Rodrigo Puga
President and Country Manager
Pfizer Mexico
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Wed, 09/06/2017 - 15:48

Q: Generic medicines are becoming more popular in Mexico and innovator patents are expiring. What is Pfizer’s strategy to deal with this?

A: Access to health services is an important challenge. Mexico spends 6 percent of its GDP on health, the lowest expenditure of all OECD member countries, as others spend an average of 9 percent on health. Pfizer has launched its first biosimilar, a product for rheumatoid arthritis that IMSS is providing, and we are developing biosimilar versions of its five most-sold biotech medicines to be launched over the next four or five years. Pfizer’s strategy is to participate in attractive segments and to target growth above the market rate. To achieve that goal, we must compete in innovation. The company has 90 projects globally and over US$7 billion invested in R&D. It also has a business base of patent-expired drugs that are still successful due to our quality prestige. We are successful in emerging markets because, although regulations have improved, physicians and patients do not trust all generics. However, we have also launched a generics line, a segment in which Pfizer enjoys an average growth of 35 to 40 percent annually.

Q: On what pathologies is your pipeline going to focus?

A: The five main areas in which Pfizer is working are oncology, central nervous system, cardiovascular, rare diseases and biosimilar drugs. It is hard to say where the best results will be, because out of every 100 projects that start in the clinical phase, only one will reach the market. We invest about US$7-8 billion per year and launch one or two new products per year.

Q: What is Pfizer’s strategy to sell innovative drugs to the Mexican public sector?

A: The arthritis biotech product Pfizer introduced to IMSS already existed and we developed the biosimilar version. In innovators, the challenge is showing public health institutions the cost/e effctiveness ratio of products, starting with the CSG  IMSS, ISSSTE and decentralized agencies. A new drug has a patent with 15 years of exclusivity from when the molecule is discovered. It takes eight to 10 years to gain approval and introduce the drug into a market and in Mexico four to five years for the product to be available to the public sector.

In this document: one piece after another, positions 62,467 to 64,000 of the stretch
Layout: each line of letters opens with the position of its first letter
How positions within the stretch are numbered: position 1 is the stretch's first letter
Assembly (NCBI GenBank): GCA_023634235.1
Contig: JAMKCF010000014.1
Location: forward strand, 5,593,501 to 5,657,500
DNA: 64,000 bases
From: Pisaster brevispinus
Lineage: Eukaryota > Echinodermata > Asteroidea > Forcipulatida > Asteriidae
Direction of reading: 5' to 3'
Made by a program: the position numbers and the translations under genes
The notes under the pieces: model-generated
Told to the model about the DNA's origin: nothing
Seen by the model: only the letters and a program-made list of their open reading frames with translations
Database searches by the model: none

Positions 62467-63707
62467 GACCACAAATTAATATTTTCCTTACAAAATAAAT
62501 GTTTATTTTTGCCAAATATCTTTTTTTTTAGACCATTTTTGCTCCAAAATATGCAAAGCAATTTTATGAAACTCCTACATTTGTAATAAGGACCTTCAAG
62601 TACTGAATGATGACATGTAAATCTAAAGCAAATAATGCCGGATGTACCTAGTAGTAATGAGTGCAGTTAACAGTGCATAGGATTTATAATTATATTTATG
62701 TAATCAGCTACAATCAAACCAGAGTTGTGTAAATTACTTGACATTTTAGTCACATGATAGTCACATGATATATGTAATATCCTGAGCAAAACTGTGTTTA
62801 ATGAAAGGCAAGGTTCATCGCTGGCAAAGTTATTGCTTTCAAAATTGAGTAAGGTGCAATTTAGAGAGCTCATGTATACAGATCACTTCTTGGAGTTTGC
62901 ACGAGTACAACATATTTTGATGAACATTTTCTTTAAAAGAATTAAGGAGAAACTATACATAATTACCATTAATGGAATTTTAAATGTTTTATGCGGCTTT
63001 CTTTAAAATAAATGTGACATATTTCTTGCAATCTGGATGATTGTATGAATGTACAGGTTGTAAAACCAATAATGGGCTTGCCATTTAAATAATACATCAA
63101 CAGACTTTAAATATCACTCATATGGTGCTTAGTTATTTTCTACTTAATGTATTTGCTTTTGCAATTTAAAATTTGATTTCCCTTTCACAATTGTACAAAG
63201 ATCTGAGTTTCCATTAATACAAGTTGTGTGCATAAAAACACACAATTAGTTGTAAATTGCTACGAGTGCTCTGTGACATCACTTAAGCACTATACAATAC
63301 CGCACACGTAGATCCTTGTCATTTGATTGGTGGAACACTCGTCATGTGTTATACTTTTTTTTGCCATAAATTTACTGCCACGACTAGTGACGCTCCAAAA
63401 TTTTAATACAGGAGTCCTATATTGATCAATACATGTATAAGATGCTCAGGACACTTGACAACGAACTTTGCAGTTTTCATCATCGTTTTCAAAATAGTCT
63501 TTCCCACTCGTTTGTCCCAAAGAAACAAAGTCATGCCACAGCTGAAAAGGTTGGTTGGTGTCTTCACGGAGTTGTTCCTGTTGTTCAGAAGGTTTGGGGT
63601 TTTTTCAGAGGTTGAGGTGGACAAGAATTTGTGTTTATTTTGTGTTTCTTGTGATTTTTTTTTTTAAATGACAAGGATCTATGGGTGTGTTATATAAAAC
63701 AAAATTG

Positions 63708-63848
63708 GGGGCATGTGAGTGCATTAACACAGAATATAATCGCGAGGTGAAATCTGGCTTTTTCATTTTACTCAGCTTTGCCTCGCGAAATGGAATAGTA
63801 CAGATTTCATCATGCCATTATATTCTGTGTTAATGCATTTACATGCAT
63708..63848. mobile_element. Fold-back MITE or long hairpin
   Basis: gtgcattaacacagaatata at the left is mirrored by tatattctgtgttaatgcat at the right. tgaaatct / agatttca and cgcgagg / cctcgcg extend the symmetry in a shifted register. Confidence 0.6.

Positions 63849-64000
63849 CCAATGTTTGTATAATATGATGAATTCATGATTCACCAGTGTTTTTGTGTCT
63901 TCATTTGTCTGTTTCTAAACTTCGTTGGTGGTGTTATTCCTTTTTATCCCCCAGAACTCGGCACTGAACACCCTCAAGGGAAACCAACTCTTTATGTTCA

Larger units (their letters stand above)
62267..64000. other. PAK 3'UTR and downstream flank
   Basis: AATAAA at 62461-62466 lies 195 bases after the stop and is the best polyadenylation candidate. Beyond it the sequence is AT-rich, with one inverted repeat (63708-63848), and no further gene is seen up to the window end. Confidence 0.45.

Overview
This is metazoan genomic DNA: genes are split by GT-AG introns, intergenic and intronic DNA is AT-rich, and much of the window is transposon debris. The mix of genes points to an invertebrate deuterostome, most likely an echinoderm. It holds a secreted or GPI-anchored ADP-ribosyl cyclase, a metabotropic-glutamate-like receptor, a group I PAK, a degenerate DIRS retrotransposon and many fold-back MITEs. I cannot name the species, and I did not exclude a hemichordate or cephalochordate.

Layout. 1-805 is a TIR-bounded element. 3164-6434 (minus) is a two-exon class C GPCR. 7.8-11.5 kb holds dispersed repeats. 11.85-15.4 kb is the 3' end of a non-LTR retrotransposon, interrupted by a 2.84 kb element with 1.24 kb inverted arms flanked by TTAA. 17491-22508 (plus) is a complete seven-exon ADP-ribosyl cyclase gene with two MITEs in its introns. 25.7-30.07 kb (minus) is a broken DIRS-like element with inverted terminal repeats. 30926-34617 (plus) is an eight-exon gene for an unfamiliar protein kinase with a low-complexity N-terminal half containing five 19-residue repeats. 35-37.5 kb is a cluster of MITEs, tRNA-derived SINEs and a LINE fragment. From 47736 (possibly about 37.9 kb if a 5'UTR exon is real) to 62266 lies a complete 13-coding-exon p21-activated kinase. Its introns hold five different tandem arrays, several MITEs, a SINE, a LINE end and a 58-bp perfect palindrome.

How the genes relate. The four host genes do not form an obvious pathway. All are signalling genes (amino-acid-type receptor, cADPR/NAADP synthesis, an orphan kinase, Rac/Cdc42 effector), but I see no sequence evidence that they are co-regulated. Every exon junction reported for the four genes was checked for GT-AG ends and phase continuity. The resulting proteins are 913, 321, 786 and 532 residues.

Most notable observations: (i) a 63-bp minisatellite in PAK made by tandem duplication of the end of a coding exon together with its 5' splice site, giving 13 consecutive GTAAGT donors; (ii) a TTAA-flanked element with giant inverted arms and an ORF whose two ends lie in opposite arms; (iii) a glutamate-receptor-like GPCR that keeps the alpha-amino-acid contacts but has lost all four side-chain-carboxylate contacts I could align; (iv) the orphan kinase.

Q: What is Pfizer’s approach to personalized medicine?

A: Pfizer already has some personalized products in the market; for example, our therapy for patients with ALK- positive non-small cell lung cancer. In immunotherapy, especially oncology, the objective is to strengthen the immune system to combat cancer. Most cancer treatments use biological and chemical compounds but this Pfizer treatment could help the immune system target tumor cells directly. In oncology, it is di cult to decide when to launch a product because it does not follow the same cycle as other products. Pfizer’s acquisition of Medivation will enable us to strengthen our clinical research into prostate, breast and blood cancer.

Q: What are Pfizer Mexico’s priorities for the rest of 2017 and 2018?

A: Along with Brazil, Pfizer Mexico is a priority subsidiary. Pfizer Mexico’s commercial objective is growing above the market growth of 5 percent. The company will continue launching innovative medicines, biosimilars and high-quality generics. We want to continue working closely with AMIIF to demonstrate that investing in health is one of the best investments in terms of economic impact. We also want to work on innovative access strategies.

Pfizer Mexico will also continue innovating in clinical research. With 121 million inhabitants, excellent professionals and a decent level of infrastructure, there should be much more clinical research in Mexico. This does not happen because administrative processes and institutions delay procedures more than they should. The company has over 400 research centers in Mexico, although it is still an incipient process. According to AMIIF, Mexico could be looking at a US$500 million investment in clinical research in the near future. Pfizer will invest US$16 million in Mexico in research in 2017.